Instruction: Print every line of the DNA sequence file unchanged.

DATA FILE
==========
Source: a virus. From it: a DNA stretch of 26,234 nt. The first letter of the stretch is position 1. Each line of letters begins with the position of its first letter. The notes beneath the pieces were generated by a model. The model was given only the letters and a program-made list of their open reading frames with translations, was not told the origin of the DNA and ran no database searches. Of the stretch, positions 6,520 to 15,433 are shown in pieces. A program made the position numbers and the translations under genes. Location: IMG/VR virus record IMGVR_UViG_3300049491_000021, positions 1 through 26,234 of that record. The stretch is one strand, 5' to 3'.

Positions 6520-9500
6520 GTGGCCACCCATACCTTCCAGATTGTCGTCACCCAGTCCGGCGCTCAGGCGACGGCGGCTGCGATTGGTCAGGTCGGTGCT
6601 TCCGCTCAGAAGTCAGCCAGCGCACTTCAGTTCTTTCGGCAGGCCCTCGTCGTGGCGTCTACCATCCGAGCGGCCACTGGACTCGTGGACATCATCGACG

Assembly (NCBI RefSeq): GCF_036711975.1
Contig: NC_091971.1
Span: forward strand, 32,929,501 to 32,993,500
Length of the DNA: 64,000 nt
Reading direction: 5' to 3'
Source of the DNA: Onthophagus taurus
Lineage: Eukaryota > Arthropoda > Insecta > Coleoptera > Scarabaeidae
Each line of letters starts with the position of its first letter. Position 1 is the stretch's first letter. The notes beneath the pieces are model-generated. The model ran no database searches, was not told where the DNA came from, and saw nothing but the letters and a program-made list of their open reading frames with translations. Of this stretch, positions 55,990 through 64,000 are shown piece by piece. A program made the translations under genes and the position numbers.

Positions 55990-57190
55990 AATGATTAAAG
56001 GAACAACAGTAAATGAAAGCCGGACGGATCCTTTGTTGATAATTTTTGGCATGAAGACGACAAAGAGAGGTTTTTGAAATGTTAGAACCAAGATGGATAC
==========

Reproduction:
Source: a virus. From it: a DNA stretch of 26,234 nt. The first letter of the stretch is position 1. Each line of letters begins with the position of its first letter. The notes beneath the pieces were generated by a model. The model was given only the letters and a program-made list of their open reading frames with translations, was not told the origin of the DNA and ran no database searches. Of the stretch, positions 6,520 to 15,433 are shown in pieces. A program made the position numbers and the translations under genes. Location: IMG/VR virus record IMGVR_UViG_3300049491_000021, positions 1 through 26,234 of that record. The stretch is one strand, 5' to 3'.

Positions 6520-9500
6520 GTGGCCACCCATACCTTCCAGATTGTCGTCACCCAGTCCGGCGCTCAGGCGACGGCGGCTGCGATTGGTCAGGTCGGTGCT
6601 TCCGCTCAGAAGTCAGCCAGCGCACTTCAGTTCTTTCGGCAGGCCCTCGTCGTGGCGTCTACCATCCGAGCGGCCACTGGACTCGTGGACATCATCGACG

Assembly (NCBI RefSeq): GCF_036711975.1
Contig: NC_091971.1
Span: forward strand, 32,929,501 to 32,993,500
Length of the DNA: 64,000 nt
Reading direction: 5' to 3'
Source of the DNA: Onthophagus taurus
Lineage: Eukaryota > Arthropoda > Insecta > Coleoptera > Scarabaeidae
Each line of letters starts with the position of its first letter. Position 1 is the stretch's first letter. The notes beneath the pieces are model-generated. The model ran no database searches, was not told where the DNA came from, and saw nothing but the letters and a program-made list of their open reading frames with translations. Of this stretch, positions 55,990 through 64,000 are shown piece by piece. A program made the translations under genes and the position numbers.

Positions 55990-57190
55990 AATGATTAAAG
56001 GAACAACAGTAAATGAAAGCCGGACGGATCCTTTGTTGATAATTTTTGGCATGAAGACGACAAAGAGAGGTTTTTGAAATGTTAGAACCAAGATGGATAC